We gather for a meeting, usually around a table, place our collective attention on the problem, and let, most likely let our automatic processes take over. But, all too often, this turns out to be a mistake. From this stems poor meetings, bad decisions, and a general feeling of malaise that we are wasting time.
Problem-solving has stages, it is a process, and in order for groups to collaborate effectively and avoid talking past one another, members must all be in the same problem-solving stage. In order to make this happen our meetings must be methodical.
In a methodical meeting, for each issue that needs to be discussed, members deliberately and explicitly choose just one problem-solving stage to complete.
To convert an intuitive meeting into a methodical one take your meeting agenda, and to the right of each agenda item, write down a problem-solving stage that will help move you closer to a solution, as well as the corresponding measurable outcome for that stage. Then, during that part of the meeting, focus only on achieving that outcome. Once you do, move on.
A Template for Conducting a Methodical Meeting
Pair each agenda item with a problem solving stage and a measurable outcome.
|Agenda Item||Problem Solving Stage||Measurable Outcome|
|Select a venue for the offsite||Develop alternatives||List of potential venues|
|Discuss ERP usage problems||Frame||Problem statement|
|Implement new batch record strategy||Plan for Implementation||List of actions / owners / due dates|
|Review proposed projects||Evaluate Alternatives||List of strengths and weaknesses|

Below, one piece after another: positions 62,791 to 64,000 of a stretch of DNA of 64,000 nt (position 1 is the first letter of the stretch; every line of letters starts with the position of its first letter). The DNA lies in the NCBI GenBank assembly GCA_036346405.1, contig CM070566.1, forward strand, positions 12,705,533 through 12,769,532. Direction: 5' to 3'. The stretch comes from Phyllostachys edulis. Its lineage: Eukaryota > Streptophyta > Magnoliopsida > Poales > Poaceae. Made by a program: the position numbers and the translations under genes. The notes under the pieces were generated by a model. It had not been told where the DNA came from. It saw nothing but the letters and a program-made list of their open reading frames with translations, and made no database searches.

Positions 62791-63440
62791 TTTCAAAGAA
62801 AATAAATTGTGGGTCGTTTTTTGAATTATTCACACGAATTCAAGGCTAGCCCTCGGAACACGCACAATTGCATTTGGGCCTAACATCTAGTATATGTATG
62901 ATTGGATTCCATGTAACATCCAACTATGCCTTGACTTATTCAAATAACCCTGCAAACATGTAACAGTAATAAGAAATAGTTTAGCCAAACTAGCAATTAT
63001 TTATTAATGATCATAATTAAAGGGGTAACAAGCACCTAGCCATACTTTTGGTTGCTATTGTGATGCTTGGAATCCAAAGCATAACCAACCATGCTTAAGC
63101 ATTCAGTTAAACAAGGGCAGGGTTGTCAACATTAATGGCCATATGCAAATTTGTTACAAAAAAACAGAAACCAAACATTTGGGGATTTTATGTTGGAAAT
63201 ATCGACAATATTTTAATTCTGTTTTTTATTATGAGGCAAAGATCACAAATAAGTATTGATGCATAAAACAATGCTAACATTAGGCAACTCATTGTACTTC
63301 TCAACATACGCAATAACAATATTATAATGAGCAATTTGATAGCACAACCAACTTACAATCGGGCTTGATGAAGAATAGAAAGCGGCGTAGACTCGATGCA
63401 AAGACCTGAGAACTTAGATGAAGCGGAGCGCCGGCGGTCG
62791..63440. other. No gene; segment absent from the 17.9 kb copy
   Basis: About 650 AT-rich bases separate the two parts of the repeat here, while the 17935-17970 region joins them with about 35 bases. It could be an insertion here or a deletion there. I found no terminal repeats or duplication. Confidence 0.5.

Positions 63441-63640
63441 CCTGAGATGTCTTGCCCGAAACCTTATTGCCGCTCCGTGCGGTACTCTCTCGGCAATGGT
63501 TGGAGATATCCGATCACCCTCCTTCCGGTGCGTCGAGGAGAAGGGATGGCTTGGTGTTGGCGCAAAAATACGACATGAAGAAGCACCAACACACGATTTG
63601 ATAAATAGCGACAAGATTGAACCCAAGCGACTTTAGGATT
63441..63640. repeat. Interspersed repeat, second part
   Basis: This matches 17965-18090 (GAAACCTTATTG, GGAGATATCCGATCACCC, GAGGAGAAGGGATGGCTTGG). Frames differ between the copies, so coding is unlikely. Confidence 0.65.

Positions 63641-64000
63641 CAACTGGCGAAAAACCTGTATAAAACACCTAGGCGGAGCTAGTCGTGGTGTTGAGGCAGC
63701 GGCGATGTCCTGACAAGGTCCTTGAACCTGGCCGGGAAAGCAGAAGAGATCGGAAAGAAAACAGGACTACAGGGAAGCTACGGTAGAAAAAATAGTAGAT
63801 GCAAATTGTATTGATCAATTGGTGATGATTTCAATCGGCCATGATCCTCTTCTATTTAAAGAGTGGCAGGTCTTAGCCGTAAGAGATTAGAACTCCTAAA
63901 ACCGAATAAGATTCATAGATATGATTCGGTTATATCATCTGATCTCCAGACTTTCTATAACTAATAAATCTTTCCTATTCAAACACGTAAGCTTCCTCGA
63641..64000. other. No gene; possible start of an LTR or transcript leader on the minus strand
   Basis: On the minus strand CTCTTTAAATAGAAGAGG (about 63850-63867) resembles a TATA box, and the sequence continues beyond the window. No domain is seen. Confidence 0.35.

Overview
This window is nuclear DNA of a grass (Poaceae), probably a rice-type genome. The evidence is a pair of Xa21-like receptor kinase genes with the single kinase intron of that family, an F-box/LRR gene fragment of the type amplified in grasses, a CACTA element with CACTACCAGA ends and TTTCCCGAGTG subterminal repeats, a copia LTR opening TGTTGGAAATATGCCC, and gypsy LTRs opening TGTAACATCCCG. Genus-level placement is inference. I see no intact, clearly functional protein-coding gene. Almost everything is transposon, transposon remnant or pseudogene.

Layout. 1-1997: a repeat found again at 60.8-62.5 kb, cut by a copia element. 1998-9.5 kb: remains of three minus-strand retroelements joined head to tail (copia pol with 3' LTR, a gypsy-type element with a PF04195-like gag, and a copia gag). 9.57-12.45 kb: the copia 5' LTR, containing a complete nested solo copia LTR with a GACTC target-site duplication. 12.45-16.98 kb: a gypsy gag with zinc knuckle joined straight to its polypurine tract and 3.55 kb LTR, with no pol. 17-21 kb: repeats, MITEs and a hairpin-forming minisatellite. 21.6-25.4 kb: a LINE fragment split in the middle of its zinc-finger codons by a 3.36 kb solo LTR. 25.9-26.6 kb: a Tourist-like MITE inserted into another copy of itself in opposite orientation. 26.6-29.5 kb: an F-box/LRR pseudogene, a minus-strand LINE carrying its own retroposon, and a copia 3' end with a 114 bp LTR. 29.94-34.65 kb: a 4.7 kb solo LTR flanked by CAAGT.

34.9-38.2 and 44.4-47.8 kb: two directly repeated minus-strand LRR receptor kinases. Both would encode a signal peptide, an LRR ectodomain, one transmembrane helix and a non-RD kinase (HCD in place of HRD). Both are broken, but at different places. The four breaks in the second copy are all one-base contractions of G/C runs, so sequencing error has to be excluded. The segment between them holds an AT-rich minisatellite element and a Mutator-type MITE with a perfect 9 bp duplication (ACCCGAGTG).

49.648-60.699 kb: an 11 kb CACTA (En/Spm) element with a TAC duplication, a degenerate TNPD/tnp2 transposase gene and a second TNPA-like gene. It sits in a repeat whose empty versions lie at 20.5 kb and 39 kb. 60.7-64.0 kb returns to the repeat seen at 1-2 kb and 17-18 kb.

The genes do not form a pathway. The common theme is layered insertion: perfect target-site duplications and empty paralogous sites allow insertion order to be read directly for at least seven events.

|Choose a vendor||Make Decision||Written decision|
If you don’t know which problem-solving stage to choose, consider the following:
Do you genuinely understand the problem you’re trying to solve? If you can’t clearly articulate the problem to someone else, chances are you don’t understand it as well as you might think. If that’s the case, before you start generating solutions, consider dedicating this part of the meeting to framing and ending it with a succinctly written problem statement.
Do you have an ample list of potential solutions? If the group understands the problem, but hasn’t yet produced a set of potential solutions, that’s the next order of business. Concentrate on generating as many quality options as possible (set the alternatives).
Do you know the strengths and weaknesses of the various alternatives? Suppose you have already generated potential solutions. If so, this time will be best spent letting the group evaluate them. Free attendees from the obligation of reaching a final decision—for which they may not yet be ready—and let them focus exclusively on developing a list of pros and cons for the various alternatives.
Has the group already spent time debating various alternatives? If the answer is yes, use this part of the meeting to do the often difficult work of choosing. Make sure, of course, that the final choice is in writing.
Has a decision been made? Then focus on developing an implementation plan. If you’re able to leave the conversation with a comprehensive list of actions, assigned owners, and due dates, you can celebrate a remarkably profitable outcome.